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Acta Neuropathol. 1993;85(6):602-10.

Quantitative immunohistochemical analysis of the distribution of neurofibrillary tangles and senile plaques in the cerebral cortex of nonagenarians and centenarians.

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Geriatric Hospital, University of Geneva, Switzerland.


To investigate the neuropathological differences between normal aging and senile dementia of the Alzheimer type (SDAT) in very old people and to see how they compare with a younger population of demented elderly people, we performed an immunohistochemical quantitative analysis of the topography of senile plaques and neurofibrillary tangles in a series of 31 elderly patients aged from 96 to 102 years. According to the medical records, two groups were considered: 7 patients presenting with clinically documented SDAT and 24 patients with no or very mild cognitive impairment. The densities of senile plaques were comparable in both groups. Extensive neurofibrillary tangle formation was restricted to the CA1 hippocampal field of demented subjects, whereas the superior frontal cortex showed rare neurofibrillary tangles, independently of the clinical diagnosis. These results indicate an absence of direct correlation between the number of senile plaques and the clinical manifestation of SDAT. Furthermore, they suggest that the dementing process may involve different cortical structures in nonagenarians and centenarians than in younger demented individuals where a widespread cortical involvement is generally observed. Thus, the neurofibrillary tangle density in the CA1 field may be critical for the neuropathological diagnosis of SDAT in this particular group of very old patients.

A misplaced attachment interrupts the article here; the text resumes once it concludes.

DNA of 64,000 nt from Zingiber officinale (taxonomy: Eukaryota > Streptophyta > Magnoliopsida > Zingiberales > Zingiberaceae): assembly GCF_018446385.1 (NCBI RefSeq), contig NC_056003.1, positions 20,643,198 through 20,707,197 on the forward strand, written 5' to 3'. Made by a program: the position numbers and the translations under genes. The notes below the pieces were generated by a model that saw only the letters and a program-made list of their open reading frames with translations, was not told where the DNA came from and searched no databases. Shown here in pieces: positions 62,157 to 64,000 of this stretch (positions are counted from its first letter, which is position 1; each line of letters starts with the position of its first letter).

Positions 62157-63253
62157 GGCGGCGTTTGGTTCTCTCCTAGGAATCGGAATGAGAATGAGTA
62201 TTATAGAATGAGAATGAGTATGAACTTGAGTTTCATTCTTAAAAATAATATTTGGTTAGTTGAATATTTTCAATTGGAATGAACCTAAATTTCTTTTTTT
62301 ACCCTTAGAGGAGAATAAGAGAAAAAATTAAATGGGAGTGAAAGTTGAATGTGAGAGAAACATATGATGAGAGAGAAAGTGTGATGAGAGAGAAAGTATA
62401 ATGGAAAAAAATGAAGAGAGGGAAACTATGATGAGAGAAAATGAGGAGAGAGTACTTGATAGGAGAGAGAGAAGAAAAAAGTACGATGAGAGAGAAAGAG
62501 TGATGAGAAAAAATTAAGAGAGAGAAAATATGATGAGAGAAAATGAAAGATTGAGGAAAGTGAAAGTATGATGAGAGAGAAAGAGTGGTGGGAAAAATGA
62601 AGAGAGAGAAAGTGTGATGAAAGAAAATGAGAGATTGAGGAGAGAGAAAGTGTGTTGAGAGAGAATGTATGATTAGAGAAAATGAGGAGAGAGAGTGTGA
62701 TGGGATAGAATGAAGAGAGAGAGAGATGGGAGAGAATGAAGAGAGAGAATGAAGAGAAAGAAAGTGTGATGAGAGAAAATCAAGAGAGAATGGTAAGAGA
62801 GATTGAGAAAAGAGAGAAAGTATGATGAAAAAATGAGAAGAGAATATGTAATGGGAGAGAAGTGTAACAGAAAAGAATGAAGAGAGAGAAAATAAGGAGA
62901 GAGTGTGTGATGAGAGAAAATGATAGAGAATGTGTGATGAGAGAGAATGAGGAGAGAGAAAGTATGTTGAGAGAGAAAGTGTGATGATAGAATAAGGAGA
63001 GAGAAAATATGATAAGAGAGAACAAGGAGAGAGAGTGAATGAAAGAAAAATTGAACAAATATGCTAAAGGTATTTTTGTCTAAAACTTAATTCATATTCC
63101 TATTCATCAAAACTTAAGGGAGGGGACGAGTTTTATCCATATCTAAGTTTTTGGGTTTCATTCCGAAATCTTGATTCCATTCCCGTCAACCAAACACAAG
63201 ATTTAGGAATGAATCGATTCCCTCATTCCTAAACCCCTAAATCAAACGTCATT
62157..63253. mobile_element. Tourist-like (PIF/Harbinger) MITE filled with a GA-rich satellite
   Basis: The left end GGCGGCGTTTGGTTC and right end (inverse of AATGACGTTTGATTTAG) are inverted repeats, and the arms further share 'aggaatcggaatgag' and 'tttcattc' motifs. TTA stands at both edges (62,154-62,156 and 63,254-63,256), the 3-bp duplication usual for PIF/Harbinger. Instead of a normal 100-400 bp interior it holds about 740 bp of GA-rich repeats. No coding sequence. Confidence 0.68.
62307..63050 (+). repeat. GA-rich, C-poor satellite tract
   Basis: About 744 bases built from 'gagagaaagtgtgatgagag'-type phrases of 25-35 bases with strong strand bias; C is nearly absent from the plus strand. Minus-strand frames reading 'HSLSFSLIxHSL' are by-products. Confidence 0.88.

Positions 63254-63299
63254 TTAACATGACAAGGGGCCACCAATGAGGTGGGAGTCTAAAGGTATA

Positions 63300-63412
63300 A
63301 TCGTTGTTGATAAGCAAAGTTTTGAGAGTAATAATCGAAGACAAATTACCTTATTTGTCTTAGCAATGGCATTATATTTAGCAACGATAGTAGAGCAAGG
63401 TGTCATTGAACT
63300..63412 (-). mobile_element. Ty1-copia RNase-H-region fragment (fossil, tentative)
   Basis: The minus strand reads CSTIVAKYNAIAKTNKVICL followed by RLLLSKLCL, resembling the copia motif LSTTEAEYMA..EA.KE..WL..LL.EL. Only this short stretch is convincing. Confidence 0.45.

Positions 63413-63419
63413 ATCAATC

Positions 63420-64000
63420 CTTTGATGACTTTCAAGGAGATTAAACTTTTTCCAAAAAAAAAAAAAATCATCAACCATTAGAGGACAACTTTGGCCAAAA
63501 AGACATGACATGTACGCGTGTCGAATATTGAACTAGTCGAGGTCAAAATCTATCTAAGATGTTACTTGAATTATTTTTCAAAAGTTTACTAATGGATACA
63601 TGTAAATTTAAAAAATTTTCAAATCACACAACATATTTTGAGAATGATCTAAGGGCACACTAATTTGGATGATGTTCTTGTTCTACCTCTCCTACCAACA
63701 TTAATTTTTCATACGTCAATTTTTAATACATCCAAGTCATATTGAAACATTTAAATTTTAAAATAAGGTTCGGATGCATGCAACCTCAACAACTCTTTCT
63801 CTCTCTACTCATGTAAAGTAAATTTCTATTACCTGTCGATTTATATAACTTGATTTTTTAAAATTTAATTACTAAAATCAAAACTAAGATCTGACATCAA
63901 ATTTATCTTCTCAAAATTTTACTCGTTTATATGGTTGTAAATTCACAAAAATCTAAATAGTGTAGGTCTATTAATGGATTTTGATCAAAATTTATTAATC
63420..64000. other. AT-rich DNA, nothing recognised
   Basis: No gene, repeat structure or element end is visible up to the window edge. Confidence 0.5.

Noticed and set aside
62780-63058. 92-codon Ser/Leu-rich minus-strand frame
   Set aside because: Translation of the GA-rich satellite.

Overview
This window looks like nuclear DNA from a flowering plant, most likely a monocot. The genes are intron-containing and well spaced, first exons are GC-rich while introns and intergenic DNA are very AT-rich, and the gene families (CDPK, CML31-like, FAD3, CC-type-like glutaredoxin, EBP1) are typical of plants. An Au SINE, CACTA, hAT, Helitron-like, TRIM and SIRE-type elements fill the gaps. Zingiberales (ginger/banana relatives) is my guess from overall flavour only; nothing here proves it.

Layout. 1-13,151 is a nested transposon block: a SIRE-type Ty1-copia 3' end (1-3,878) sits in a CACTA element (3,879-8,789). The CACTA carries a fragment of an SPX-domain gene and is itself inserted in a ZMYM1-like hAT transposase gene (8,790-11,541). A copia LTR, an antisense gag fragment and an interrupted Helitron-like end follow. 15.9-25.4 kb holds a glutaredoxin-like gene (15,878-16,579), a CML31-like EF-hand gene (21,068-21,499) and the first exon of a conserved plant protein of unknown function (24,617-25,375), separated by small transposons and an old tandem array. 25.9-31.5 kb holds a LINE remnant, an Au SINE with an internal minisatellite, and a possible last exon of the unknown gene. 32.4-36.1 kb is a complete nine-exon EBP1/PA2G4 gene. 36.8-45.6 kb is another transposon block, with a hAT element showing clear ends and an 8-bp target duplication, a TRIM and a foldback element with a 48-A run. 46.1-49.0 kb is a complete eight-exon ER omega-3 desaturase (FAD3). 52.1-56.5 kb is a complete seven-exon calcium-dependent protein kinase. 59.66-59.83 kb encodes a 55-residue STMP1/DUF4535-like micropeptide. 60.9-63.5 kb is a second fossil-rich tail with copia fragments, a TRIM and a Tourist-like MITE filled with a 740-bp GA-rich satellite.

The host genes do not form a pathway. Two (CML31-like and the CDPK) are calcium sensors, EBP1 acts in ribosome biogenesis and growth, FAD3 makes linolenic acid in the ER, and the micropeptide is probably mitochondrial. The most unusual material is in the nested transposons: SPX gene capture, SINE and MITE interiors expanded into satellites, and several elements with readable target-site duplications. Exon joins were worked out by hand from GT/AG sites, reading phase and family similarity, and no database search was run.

[Indexed for MEDLINE]

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